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Multi-Ethnic Media Coalition Tells Hollywood: You’re Next

Multi-Ethnic Media Coalition Tells Hollywood: You're Next

Fifteen years ago, when the Multi-Ethnic Media Coalition introduced themselves to some of TV’s biggest creative teams to discuss diversity, it didn’t go well. Now, they want to do the same in Hollywood. 
“They didn’t want to work with us,” National Hispanic Media Coalition president and CEO Alex Nogales said at a Thursday morning MEMC press conference in Pasadena. “(But) We’re not adversaries anymore. Now it’s an easy relationship. We’re there as collaborators. We’re there as advocates and we’re working together to go to the same ends.”
The MEMC — which also includes the American Indians in Film and Television, the Asian Pacific American Media Coalition, and the NAACP Hollywood — is hoping for a similar trajectory as it works to bring a greater multicultural influence to the film industry. (The group said its initial attempts to speak with film industry representatives have been less than fruitful.)
“It is only when each and every child in this country and beyond can go to the movies and see themselves represented on screen that the industry will have fully realized its financial potential and fulfilled its moral mandate to tell stories that cover the entire human family,” said Sonny Skyhawk, founder of AIFT and a current AMPAS member.
The recent Academy Award nominations were a running theme in the press conference, as were a flurry of notable casting decisions including the characters in Cameron Crowe’s “Aloha” to the international success of the “Furious” franchise.
The group’s advocacy plan aims to appeal to business sense as much as cultural obligation. Multiple speakers, including Skyhawk and APAMC co-chair Daniel Mayeda, cited a recent MPAA study asserting that 46% of all movie tickets are purchased by non-white theatergoers. 
While their initial experiences with television were a struggle, the MEMC believes they will eventually have the ears of the  major studios’ highest-ranking offices.

Of their continued TV efforts, Nogales said, “We meet twice a year, in some cases three times a year, with the presidents of entertainment at all four of the networks, plus their bosses. We’re talking to the right people. When we have a meeting, we have anywhere from 20 to 30 of their executives and [representatives] from all their cable companies as well.”

Guy Aoki, founding president of Media Action Network for Asian Americans, cited the recent success of ABC’s “Fresh Off the Boat,” adding that through the organization’s efforts, the network consulted them on aspects of the show (including the title) before putting it on the air. “We have these meetings where we’re not criticizing anybody. We’re just saying, ‘Let’s use your best thinking with our best thinking. How can we be more inclusive?’ It’s been a proven success,” Aoki said.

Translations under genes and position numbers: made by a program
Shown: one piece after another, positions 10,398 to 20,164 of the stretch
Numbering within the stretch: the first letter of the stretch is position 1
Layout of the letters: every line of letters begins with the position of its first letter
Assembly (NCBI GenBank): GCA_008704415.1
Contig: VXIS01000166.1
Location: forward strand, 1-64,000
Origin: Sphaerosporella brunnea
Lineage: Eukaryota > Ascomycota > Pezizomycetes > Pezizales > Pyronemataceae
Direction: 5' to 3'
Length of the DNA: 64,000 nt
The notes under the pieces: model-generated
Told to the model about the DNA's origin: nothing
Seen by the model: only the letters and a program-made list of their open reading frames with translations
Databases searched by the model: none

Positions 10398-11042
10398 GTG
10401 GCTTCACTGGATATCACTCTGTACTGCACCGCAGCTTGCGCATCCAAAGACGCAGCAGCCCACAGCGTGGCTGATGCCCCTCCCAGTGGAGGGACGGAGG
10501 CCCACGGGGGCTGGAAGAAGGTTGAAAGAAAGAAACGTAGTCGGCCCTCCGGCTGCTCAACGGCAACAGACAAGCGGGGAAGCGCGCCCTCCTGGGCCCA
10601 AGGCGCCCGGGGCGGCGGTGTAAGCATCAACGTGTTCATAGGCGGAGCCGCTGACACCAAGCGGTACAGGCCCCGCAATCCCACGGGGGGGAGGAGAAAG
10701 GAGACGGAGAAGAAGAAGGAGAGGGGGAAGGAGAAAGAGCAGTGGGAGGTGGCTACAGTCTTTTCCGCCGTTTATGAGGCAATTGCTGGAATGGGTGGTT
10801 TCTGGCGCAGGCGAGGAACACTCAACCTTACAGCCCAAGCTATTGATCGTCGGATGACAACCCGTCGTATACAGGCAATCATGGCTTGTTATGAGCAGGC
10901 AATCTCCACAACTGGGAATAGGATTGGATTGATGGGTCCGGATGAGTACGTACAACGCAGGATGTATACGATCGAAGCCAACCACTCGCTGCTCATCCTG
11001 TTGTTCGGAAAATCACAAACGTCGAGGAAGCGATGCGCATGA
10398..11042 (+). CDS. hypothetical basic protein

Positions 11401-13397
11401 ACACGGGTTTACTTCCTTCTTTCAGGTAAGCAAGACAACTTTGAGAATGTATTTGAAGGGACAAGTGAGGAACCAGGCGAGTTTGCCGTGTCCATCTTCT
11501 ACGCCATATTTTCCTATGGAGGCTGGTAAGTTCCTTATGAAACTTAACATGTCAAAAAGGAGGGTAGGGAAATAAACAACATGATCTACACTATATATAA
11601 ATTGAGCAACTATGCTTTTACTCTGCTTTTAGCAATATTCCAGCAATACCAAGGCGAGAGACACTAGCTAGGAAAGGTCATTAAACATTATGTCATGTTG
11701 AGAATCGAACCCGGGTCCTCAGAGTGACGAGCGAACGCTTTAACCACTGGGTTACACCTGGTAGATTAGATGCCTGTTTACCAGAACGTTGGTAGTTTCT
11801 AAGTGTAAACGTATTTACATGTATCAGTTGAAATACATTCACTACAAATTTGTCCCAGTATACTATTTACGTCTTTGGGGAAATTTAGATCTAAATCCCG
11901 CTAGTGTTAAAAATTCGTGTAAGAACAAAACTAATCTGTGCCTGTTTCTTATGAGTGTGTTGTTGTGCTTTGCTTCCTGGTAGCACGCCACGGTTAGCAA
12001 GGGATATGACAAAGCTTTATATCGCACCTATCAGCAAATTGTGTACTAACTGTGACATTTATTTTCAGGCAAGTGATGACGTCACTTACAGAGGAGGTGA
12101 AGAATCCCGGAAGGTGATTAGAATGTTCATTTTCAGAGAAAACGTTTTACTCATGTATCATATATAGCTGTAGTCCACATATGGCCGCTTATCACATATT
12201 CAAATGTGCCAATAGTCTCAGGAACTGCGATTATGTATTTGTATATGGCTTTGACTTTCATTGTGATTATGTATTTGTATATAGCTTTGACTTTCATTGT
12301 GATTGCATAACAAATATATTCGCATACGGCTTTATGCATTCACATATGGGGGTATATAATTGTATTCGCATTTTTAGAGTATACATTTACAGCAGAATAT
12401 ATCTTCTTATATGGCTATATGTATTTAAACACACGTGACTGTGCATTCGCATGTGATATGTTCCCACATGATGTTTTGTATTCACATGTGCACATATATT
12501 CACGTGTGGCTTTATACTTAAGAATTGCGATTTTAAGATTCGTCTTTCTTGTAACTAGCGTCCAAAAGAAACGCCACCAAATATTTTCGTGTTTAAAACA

When asked about specific initiatives the group would like to see enacted to help start their film efforts, Nogales pointed to jobs behind the camera. “Personally, I would like for them to start slating some films that have to do with people of color. Let’s make some $10 million films that are about something. Just to have actors out there doesn’t quite do it for me. People of color haven’t really been exposed to the American white public and because of that, they don’t know very much about us,” Nogales said.
“This is a business,” Nogales said. “And if they want our business, they’re going to have to include us.” 

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Katia Thomas

The work of are doing to broaden the base of diversity in television and film is admirable. Each should represent in their productions the "real" face of America, which is not strictly those of European descent. The U.S. is a spectrum of colors and there are talented young men and women seeking opportunities to show what they can do. They include bi-racial and multi-ethnic people too. I am a 30-year old woman whose mother is Hispanic and my father is African-American. I graduated from The George Washington University with a major in Theatre and spent two years earning an Acting Certificate at the Actor’s Studio in NYC. Over a six-year period, I auditioned for hundreds of parts in T.V. and film productions. I was called back a few times, but never got a role because, as one casting director told me, "you’re very ‘exotic-looking and you definitely can act, but we don’t know where you fit. I should be judged on whether I can carry the character in a particular role, not because of my race or ethnicity. I played dozens of roles off-Broadway and race was never an issue. so, my question is: where do bi-racial and multi-ethnic actors fit in T.V. and the movies?

Dorothy Thompson

It has been our pleasure for the last 24 years to create a terrific, young minority talent pool of crew members that is accessed by many television and feature productions. We at Streetlights take sharp, ambitious African Americans, Latinos, Asian, Native Americans and Pacific Islanders, over-train them, then get them a slew of work as P.A.s so they can solidify some contacts in this freelance industry. We have helped many advance into higher positions, including Unions, while still filling the daily requests we get for our PA.s. We hope productions aren’t requesting our graduates just because they are of a different race, but because they are fantastic production assistants.
As a producer back in the day, I noticed there was absolutely no diversity on any of my crews and said, “Well this is an easy fix. I’ll start by training P.A.s and they can eventually grow into whatever department best suits them. And they did – Camera, Wardrobe, Writer, etc. But there are still not enough of them!

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